· Features

Up Front: Voice from the floor psychometric testing

Employees see psychometric tests as an annoying part of the selection process, but one they have to put up with, according to research produced for Human Resources magazine. Some 62% of a poll of almost 2,000 staff said they were aware of the technique, but while 30% of these were not in favour of them, 77% said having to sit a psychometric test would not make a difference to them applying for a position. Only 19% said that knowing they would have to take such a test would make them less likely to apply. Interestingly, those living in London were least likely to want to be assessed (22%), while those in the South West were the most accommodating. Most people agreed that the tests were accurate: 69% said they were either fairly or somewhat accurate; 27% that they were inaccurate. See psychometrics feature, p50.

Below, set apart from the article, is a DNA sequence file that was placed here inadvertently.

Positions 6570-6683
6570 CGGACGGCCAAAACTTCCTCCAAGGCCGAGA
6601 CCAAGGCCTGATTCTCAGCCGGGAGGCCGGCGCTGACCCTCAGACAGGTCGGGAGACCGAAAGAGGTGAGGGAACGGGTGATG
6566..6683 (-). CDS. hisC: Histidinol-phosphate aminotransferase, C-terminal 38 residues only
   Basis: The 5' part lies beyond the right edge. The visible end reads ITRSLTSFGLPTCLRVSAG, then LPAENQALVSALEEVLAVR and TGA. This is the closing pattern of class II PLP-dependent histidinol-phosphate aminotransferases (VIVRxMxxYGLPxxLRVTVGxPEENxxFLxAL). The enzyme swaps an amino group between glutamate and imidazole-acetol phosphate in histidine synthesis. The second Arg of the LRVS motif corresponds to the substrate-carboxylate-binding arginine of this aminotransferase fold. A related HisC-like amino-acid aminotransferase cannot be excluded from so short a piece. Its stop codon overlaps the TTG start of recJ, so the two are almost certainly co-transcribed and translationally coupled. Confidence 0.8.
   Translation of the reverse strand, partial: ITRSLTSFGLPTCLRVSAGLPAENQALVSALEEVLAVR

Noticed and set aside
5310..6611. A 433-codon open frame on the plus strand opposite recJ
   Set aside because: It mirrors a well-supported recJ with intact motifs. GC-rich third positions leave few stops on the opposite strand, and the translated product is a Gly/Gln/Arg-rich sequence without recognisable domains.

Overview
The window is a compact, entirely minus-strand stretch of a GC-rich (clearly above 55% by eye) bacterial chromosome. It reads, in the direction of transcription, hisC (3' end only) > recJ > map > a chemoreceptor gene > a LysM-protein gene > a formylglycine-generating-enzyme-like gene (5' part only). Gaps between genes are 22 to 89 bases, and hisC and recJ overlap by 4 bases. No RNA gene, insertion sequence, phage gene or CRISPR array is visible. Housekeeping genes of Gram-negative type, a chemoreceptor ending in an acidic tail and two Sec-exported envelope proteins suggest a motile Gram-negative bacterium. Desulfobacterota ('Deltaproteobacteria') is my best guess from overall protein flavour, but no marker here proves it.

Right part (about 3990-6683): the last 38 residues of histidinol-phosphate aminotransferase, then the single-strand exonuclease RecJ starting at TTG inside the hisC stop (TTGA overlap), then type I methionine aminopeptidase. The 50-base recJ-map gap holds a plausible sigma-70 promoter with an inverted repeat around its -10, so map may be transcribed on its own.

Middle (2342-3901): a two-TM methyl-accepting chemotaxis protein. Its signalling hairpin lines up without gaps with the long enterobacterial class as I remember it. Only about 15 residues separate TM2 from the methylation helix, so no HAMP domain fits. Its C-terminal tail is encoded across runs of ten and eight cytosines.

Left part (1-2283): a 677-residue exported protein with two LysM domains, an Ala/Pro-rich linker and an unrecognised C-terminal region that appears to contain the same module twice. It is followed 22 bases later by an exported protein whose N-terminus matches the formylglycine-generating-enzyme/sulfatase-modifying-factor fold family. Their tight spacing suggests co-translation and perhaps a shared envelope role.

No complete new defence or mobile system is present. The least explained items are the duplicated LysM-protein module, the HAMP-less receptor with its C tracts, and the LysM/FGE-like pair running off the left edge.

Were you aware that psychometric testing is used by employers to assesscandidates' suitability for jobs?

38% were not aware

62% were aware

If you were looking for a new job and found a position that interestedyou but involved sitting a psychometric test, would that make you moreor less likely to apply?

19% less likely to apply

4% more likely to apply

For 77% it would make no difference

Survey conducted via Harris Interactive Online Panel 24-29 January. Thesample of 1,952 people represents all 1,952 GB adults aged 16+. For moreinformation contact Kate Offord: email kofford@harrisinteractive.com oribarrow@harrisinteractive.com. Member of The British Polling Council:www.britishpollingcouncil.org.